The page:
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Bankruptcy More and more Swiss renounce their inheritance

An increasing number of Swiss people are renouncing their inheritance, due to their parents leaving their estates in debt upon their deaths. If they disclaim the inheritance, they refuse to accept what has been left to them. In the past five years, the number of inheritance renunciations has shot up by 30%, with more than 5,800 cases in 2015. (RTS/swissinfo.ch) 

An inheritance can be disclaimed within the first three months after the death of the testator, if it’s feared that the estate’s debts are likely to exceed the assets. It costs CHF100 ($106) to file the paperwork for this. A disclaimed inheritance is equivalent to bankruptcy, so it is the bankruptcy authority that handles the dossiers.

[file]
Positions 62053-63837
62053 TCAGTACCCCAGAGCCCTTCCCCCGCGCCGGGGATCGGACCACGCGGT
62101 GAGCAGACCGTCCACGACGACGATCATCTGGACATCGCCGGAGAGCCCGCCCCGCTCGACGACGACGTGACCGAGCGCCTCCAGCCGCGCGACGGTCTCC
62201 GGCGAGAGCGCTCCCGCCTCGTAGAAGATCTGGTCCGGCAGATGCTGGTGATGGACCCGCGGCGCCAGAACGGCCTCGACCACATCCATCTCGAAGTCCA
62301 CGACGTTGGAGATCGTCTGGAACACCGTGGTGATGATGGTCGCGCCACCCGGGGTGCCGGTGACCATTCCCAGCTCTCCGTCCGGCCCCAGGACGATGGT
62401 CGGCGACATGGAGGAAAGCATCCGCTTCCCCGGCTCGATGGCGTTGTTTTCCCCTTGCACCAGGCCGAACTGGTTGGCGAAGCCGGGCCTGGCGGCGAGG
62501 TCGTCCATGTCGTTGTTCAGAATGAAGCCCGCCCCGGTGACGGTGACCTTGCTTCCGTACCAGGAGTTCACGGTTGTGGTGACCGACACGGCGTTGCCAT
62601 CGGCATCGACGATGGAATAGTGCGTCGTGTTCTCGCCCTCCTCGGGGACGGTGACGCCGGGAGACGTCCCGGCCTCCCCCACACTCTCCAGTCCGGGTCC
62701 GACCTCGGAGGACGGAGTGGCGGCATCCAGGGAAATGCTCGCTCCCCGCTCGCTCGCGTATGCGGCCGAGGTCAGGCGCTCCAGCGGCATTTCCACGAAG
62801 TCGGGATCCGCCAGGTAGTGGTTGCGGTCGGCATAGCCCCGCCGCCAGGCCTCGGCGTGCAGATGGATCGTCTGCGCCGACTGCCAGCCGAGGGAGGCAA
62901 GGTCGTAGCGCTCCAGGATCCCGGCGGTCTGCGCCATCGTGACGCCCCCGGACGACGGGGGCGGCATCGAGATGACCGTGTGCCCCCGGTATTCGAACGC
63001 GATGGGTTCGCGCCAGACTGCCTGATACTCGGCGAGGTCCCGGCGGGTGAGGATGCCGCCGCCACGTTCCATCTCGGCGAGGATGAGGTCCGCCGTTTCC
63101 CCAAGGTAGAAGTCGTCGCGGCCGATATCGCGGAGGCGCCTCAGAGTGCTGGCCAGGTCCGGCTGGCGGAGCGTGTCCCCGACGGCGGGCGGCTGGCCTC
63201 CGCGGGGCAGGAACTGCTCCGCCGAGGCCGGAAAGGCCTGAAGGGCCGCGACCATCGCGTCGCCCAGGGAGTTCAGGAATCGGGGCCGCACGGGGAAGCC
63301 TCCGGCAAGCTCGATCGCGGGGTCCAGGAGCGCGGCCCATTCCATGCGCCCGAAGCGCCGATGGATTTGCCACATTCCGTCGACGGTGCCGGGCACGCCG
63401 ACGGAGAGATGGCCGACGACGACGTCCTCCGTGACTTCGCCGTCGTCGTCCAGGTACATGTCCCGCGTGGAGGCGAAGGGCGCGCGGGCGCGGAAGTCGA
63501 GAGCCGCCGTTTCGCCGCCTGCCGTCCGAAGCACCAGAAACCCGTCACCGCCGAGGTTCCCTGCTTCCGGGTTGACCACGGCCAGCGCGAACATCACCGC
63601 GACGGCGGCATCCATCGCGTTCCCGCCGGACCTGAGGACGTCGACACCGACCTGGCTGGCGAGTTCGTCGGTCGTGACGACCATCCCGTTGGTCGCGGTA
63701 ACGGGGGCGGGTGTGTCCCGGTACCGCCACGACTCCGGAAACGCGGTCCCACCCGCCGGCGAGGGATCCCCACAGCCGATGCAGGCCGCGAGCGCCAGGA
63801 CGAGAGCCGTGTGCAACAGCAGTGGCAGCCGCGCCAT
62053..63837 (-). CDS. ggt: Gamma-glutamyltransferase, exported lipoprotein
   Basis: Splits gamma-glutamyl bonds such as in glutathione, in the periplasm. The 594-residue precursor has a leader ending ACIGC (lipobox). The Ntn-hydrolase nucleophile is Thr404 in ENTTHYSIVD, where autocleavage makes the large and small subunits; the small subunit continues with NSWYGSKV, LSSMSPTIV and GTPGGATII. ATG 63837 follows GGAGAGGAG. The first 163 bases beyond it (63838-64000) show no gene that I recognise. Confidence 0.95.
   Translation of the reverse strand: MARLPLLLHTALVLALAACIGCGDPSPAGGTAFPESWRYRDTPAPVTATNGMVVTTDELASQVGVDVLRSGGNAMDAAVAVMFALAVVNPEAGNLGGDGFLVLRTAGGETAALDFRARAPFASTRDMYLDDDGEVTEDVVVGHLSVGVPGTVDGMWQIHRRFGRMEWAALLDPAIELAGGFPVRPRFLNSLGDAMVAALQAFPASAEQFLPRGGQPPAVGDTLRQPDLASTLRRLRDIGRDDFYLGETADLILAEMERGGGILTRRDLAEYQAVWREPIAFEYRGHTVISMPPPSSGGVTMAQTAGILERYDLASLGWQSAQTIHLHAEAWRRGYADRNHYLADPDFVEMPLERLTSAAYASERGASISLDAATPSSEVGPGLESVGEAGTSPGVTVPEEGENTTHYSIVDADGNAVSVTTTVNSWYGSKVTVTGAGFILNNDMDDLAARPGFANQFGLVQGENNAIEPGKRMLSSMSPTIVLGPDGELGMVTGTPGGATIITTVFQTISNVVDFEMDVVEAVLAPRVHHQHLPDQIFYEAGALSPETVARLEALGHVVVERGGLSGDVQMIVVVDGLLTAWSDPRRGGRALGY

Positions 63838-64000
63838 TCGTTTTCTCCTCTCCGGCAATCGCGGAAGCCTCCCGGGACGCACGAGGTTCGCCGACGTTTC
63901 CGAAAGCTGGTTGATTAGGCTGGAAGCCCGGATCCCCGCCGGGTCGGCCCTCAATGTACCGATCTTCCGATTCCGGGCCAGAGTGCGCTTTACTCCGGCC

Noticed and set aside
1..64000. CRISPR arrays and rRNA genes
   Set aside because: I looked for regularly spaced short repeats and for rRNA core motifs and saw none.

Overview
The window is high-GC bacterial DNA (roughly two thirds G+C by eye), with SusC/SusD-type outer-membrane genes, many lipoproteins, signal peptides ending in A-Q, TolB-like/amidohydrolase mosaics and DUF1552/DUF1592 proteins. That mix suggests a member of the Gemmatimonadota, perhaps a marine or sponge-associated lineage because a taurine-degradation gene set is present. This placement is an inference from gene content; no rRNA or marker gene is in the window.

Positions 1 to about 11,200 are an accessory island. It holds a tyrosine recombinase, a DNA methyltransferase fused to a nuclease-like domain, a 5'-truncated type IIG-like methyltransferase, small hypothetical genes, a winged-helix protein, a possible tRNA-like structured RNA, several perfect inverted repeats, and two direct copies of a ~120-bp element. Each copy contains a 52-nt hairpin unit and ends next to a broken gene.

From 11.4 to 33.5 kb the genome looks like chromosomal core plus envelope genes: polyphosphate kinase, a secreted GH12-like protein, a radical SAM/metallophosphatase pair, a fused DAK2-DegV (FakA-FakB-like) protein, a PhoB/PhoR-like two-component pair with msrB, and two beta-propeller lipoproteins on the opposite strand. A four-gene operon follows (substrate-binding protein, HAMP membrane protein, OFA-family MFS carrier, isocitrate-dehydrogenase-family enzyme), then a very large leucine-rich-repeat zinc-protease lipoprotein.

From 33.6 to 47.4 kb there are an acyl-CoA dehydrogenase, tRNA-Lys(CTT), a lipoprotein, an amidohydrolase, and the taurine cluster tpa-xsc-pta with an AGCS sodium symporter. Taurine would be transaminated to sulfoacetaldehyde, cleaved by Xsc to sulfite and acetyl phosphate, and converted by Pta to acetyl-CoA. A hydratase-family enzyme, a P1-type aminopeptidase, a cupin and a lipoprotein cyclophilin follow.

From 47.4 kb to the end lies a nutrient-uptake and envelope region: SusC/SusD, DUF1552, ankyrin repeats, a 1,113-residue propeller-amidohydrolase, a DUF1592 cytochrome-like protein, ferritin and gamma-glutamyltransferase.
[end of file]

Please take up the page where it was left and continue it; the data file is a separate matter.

Information about a deceased person's financial circumstances can be obtained from their last tax return, from bank statements or by getting a certificate from the debt enforcement register. If someone’s financial position is unclear, people inheriting an estate can request that a public inventory be made within one month of the death. 

Nicole and her sister were confronted with this when their parents died. Years spent in a care home had eaten away at their parents’ savings, leaving the estate in debt by CHF7,500. Nicole and her sister renounced the inheritance, and after all the debts were paid off, they still received a balance of CHF4,070.


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